#WorkTrends: Why Employee Engagement is a Joke

Mark Babbitt, President of WorqIQ, joined #WorkTrends host Meghan M. Biro on January 10, 2020 to discuss key issues surrounding employee engagement.

Meghan introduced the topic by noting that only half of all employees feel like they have a career. Mark expanded on this fact, suggesting that we’ve turned employee engagement from a good idea into a joke because engagement levels remain the same as they were in the 1980s. “With eight million blog posts and hundreds of experts on this subject, why have we not fixed anything?” he asked.

Mark is a colleague of Meghan’s and a longtime friend of TalentCulture. He’s also the president of WorqIQ, a community and change management consultancy, and CEO and founder of YouTern, a career site for college students and young professionals.

Mark’s upcoming book is Good Comes First: How Companies Can Create an Uncompromising Company Culture in a Confrontational World. And he’s one of Inc.’s Top 100 Leadership Speakers. Which means he’s been tracking the story of employee engagement for a long time.

“The data proves that employee engagement is a myth,” he said. “We have spent 30-plus years discussing this. Organizations and governments have spent billions of dollars on ’employee engagement’ and we have had zero impact. Every poll out there tells us that we haven’t moved the needle one bit. That employees are either disengaged or actively disengaged.” The two set-out to uncover what might actually undo the impasse. What they found is changing the game entirely.

Random Acts of Leadership

The problem is that we can’t manipulate engagement, Mark said, “Engagement is a human process.” Meghan suggested a shift to thinking about experience — so long as it’s really about people. True, Mark noted. Experience has to be a factor from the employee’s perspective. Without being able to determine and report their own experience and weigh-in on the impact of leadership, organizational values, benefits and more, an employee has no voice. This means employee/employer relationship isn’t really a mutually beneficial relationship, it’s really only unilateral management. 

What would shift the balance? “Random Acts of Leadership,” as Mark puts it. In other words, leaders actually need to walk up to employees and ask real questions, like “What are you working on today? How can I help? What resources can I push in your direction? What are your obstacles to success?” Conversations like this move the needle far more than any tools, he said. Also it helps when leaders sit down for a cup of coffee with people in intimate settings. It’s important to be real and be human.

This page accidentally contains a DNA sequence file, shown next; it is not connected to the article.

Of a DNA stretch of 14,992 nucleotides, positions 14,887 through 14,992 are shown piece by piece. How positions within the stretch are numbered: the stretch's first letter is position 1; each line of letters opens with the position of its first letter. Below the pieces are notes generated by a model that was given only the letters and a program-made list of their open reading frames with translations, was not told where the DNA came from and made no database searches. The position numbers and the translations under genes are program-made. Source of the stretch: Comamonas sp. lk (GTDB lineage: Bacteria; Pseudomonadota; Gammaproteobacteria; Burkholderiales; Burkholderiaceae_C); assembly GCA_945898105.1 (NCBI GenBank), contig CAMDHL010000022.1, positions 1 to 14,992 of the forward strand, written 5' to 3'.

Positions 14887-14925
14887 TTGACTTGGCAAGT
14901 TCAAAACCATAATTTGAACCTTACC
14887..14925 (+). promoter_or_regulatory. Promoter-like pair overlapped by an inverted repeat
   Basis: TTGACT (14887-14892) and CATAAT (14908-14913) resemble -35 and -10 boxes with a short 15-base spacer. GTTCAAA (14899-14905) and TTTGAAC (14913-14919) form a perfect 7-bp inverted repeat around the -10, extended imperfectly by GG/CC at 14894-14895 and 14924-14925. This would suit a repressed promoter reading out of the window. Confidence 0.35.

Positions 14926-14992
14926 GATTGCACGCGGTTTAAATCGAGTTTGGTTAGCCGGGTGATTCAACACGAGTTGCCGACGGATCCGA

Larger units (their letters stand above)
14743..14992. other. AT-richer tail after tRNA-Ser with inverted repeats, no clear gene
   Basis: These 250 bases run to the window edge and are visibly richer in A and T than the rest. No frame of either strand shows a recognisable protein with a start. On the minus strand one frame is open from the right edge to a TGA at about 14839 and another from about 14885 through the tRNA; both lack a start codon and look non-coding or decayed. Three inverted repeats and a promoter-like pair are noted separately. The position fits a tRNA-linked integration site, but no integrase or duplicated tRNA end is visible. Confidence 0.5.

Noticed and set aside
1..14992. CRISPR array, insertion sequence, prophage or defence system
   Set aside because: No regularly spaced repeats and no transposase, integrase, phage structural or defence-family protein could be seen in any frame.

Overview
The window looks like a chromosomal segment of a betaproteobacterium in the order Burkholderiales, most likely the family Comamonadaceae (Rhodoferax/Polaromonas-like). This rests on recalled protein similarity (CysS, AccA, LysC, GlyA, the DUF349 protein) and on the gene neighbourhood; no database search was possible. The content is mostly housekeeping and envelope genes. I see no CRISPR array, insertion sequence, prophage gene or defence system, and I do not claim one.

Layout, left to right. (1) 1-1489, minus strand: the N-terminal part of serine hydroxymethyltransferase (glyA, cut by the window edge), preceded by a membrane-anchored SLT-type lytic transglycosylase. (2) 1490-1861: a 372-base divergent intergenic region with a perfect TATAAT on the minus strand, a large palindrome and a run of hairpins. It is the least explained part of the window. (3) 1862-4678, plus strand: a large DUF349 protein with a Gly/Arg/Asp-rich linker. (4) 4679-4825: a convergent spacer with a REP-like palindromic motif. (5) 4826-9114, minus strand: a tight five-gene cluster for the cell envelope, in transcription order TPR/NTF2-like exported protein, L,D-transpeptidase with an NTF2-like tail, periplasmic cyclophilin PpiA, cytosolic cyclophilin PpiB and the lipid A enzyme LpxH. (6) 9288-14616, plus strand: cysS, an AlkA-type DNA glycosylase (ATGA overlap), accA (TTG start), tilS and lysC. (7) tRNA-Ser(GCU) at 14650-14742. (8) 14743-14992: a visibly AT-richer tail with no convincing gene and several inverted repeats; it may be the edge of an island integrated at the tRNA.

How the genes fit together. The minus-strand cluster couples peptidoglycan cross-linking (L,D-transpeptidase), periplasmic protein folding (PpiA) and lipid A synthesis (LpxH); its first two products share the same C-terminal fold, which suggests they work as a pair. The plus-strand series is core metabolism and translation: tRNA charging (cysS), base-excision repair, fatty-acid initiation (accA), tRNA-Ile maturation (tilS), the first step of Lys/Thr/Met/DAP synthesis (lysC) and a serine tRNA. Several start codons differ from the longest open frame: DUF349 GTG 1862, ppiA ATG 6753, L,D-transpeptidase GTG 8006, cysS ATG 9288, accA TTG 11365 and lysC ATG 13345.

Workplace Intelligence

Beyond simply improving employee experience, it’s important to achieve workplace intelligence, according to Mark. But Meghan cautioned, “Let’s just make sure it’s not just another buzzword.” Mark agreed, and explained that it’s a tangible stack of 5 workplace factors:

  • The most dominant leadership style that people deal with every day
  • The organization’s culture and climate
  • Purpose-driven performance
  • Employee engagement/experience, but entirely redefined
  • A sense of community

All of these define a workplace that attracts people, Mark said. “When I go to work today I feel like this is where I belong.”

Next, Meghan asked Mark to share his predictions on the future of work — a signature question on #WorkTrends — he got serious. He said he things the future depends on a new breed of leader: More compassionate, less command-and-control.

“Leaders will realize that employees recognize the need to take time for ourselves, our children, our elderly parents. It’s going to be so retro that it will almost seem revolutionary.”

Listen to the full conversation. And don’t forget to subscribe to the #WorkTrends podcast series so you don’t miss an episode!

Transcript Excerpt:

[04:34} They didn’t have leaders that cared. They didn’t build mutually beneficial relationships with employees. They just started manipulating. They got this little software program that said, “Oh it’s Becky’s five year anniversary. Go say congratulations.”

Mark Babbitt on Linkedin and Twitter

Photo: Kobu Agency

#WorkTrends Recap: Focus on Workplace Intelligence

While working with organizations over the years, Mark Babbitt and Shawn Murphy of WorkIQ, have repeatedly found there is no connecting element between concepts that are important to organizations like IQ (Intelligence), EQ (emotion), and LQ (leadership).

They returned to the basic research conducted when “employee engagement” was becoming popular and revisited what it is that keeps an employee at an organization (and satisfied with their job).